Kriesel

Gary Kriesel

The Gazette asked the same set of questions to both candidates running for County Commissioner District 3. Scott (Cutter) Junker did not submit his responses by the Gazette’s deadline. Here are current county commissioner Gary Kriesel’s responses.

Gary Kriesel

Age: 77

Occupation: Incumbent Washington County Commissioner

Previous Political/Community Experience: Two years on Stillwater City Council, 16 years on the Washington County Board, currently serving on more than a dozen committees/boards including, Audit Advisory Committee, Planning Advisory Committee, and Washington/Ramsey Recycling and Energy Board.

What do you think the county’s biggest role is in addressing the impact of the COVID-19 pandemic?

The county’s primary responsibility is to protect the health, safety and welfare of its citizens. We must continue to address the devastating economic impact of the COVID pandemic on local businesses that were forced to close and on residents who are financially struggling.

The Washington County Board has allocated nearly $15 million - about half of the funds received from the federal CARES grant - for direct assistance to county businesses and residents impacted by COVID. 189 businesses in District 3 applied for grants, along with 125 residents who applied for rent/mortgage assistance.

I am committed to providing immediate financial relief by reducing property taxes, while still providing quality core and essential services that meet our residents’ needs.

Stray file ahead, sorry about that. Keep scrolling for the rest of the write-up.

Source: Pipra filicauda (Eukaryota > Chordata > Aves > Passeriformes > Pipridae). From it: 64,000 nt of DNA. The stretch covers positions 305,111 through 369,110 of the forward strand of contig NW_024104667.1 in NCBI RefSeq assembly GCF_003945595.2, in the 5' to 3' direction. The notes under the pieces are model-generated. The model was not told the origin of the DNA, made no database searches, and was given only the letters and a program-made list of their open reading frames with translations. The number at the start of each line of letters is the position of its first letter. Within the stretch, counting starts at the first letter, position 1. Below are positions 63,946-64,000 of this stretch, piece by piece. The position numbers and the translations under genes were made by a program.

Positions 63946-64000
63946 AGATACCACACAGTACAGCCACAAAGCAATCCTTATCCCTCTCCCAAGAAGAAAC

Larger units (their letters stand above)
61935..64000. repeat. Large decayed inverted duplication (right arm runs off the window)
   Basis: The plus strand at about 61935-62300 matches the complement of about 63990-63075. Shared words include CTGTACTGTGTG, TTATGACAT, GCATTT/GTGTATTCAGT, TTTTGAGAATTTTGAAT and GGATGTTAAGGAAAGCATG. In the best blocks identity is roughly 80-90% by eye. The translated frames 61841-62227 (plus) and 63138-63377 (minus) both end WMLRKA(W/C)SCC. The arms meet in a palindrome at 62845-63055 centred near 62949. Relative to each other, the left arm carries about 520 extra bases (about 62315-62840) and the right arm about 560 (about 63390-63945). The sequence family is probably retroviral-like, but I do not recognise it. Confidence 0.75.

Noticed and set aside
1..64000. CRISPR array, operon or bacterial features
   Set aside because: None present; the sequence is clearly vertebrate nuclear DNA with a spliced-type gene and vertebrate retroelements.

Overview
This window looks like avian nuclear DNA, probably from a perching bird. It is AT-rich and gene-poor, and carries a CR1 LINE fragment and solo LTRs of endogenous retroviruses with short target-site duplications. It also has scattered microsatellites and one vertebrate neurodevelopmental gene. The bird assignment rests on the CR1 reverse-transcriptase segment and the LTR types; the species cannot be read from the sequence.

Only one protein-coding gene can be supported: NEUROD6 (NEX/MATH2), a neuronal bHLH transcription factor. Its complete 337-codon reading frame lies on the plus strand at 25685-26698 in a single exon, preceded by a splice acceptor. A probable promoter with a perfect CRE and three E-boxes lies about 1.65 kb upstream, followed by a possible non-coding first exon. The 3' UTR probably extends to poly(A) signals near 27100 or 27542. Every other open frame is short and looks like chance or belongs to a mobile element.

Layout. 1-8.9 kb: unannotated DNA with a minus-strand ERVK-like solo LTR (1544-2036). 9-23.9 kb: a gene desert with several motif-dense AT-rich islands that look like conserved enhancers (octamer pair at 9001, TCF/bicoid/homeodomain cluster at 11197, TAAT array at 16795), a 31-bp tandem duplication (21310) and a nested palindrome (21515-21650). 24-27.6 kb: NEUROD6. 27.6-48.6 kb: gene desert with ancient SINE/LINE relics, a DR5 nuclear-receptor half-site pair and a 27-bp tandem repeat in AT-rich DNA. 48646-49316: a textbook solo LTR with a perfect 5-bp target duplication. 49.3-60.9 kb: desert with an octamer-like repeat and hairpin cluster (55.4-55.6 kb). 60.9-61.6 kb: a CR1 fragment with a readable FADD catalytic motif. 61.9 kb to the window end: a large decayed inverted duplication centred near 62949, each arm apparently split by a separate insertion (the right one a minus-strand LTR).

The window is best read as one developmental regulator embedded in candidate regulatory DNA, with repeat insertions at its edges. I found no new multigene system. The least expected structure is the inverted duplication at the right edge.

I voted to set a maximum 0% increase in the county’s 2021 tax levy which translates into a 5.6% decrease in our tax rate (5th consecutive year our tax rate has decreased).

The unrest in the Twin Cities following the death of George Floyd while in police custody has had an impact around the world. Talk about your feelings on the issue and how can the county government assist in improving relations with diverse communities?

Washington County continues to work on building trust and collaboration to all we serve. The Sheriff’s Department and the County Attorney’s office have established great relationships through community policing. I am confident that our Sheriff’s Office will continue to bring unity and inclusivity to our communities.

In addition, the county government can continue to improve relations with diverse communities by ensuring we have a workforce that is reflective of the diversity of our residents and customers by fostering an inclusive environment so that diverse employees are welcomed, can succeed, and are promoted into leadership positions within the county.

What are other issues facing the county in the next few years and how would you deal with it?

The pandemic has greatly impacted our communities and we’ll be feeling the effects for months to come.

The county will continue supporting our businesses and residents through our community development agency which administers the business CARES grants as well as other county provided supportive services.

I am committed to protecting and improving water quality resources and expanding recycling opportunities to reduce reliance on landfills.

I will continue looking for opportunities to protect our precious drinking water, critical habitat and preservation of open space through our voter approved Land and Water Legacy Program.

It is important to keep our roads in good repair and safe for drivers, cyclists and pedestrians through planned improvements and disciplined fiscal management. The Highway 36 and Manning Avenue interchange project will start construction in 2021 and upon completion in 2023 will greatly improve public safety and traffic efficiency.

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